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You will find many who will be willing to help. However, you are going to need to provide more info. What is the recipe that you are using? What steps are you taking to develop the needed gluten. Are you kneading the dough for an extended period of time or are you using the folding method to develop the gluten. While I have ripped dough while stretching it, I have never seen a thin spot "cook through". Give us more details and someone will be able to diagnose the issue.
I hope I get this right....... I interpret your question to mean you are having a problem stretching the finished dough to a round shape in preparation for sauce. That is a huge assumption on my part, but if I am correct then the answers are fairly simple. A good example of how to flatten the dough (no rolling pin) is to press it flat with your hands and gently stretch from the middle. If it seems thin in spots then work on the thicker ones. There are several good videos on how to do this, here's one. YouTube - Fast Pizza making at Domino's 1m19s Yes, the man in the video is a pro but the technique he uses is like the one I described above. You can do the same, only slower, and make good dough ready for sauce.
tusr18a is correct about developing gluten in the dough. Well developed dough is stretchy and allows you to toss without tearing. On the other hand, we've made no rise dough successfully for many years and simply press it into a pizza pan. If it tears or gets thin then it is easy to patch. Both methods make great pizza but you want to make sure you are using the right dough recipe for the expected results.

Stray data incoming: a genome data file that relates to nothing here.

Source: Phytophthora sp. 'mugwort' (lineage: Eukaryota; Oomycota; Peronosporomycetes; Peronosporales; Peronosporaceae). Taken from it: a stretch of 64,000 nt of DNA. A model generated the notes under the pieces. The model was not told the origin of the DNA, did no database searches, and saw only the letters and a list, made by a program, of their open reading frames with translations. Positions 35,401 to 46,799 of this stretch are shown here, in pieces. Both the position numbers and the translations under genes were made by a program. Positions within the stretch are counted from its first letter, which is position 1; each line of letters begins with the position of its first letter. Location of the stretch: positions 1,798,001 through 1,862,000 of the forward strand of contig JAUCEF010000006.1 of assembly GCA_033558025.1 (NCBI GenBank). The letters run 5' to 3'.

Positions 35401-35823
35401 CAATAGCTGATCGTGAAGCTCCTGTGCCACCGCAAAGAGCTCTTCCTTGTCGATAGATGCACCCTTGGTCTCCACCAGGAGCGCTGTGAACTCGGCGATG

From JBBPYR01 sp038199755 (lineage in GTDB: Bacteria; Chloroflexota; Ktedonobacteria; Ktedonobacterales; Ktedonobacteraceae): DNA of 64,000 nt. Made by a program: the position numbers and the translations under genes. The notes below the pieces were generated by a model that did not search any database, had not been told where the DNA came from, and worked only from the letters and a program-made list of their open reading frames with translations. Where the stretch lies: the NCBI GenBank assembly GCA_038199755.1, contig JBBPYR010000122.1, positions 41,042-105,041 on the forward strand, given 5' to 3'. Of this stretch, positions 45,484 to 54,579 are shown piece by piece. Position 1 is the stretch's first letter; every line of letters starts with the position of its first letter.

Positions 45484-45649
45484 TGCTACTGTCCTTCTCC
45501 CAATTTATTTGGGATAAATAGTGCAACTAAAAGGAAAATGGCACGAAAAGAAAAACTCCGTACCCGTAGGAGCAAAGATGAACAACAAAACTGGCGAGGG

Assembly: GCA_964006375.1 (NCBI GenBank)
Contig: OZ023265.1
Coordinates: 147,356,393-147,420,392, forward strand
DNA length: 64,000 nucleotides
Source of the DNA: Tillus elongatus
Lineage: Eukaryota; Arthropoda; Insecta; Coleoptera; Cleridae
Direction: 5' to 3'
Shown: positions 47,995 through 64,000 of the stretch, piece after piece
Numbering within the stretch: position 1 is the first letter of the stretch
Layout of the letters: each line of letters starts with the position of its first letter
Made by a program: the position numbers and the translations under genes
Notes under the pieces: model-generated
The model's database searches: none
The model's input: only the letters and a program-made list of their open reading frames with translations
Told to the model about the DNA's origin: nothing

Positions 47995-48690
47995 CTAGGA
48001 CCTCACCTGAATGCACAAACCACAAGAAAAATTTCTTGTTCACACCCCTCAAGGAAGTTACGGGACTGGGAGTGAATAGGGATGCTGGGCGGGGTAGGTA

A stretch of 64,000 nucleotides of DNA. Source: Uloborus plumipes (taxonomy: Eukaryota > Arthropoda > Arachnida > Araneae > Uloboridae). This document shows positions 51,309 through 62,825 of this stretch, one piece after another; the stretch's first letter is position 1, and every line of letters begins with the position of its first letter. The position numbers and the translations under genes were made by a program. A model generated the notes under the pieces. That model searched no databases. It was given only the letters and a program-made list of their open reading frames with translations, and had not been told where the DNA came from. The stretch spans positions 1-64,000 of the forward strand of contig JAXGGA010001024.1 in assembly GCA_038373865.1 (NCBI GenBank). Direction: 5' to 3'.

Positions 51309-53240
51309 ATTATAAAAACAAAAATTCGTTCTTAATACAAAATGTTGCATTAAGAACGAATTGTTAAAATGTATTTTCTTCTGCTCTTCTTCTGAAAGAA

A friend and I did a test of various flours for pizza. We had the highest protein flour available (AP brand) down through regular all-purpose. Our self-indulgent afternoon of pizza testing concluded that Gold Medal, Better for Bread was the winner. Turned out it has the lowest protein level of the standard U.S. bread flours -at a little over 12%, but that puts it right on target with the French flours used for bread and as noted earlier in this thread, a little higher protein content is a good thing. I've pretty much switched to this flour for my pizza and bread and have been very happy with the results. Pick up a 5# bag at the local grocery and try it out.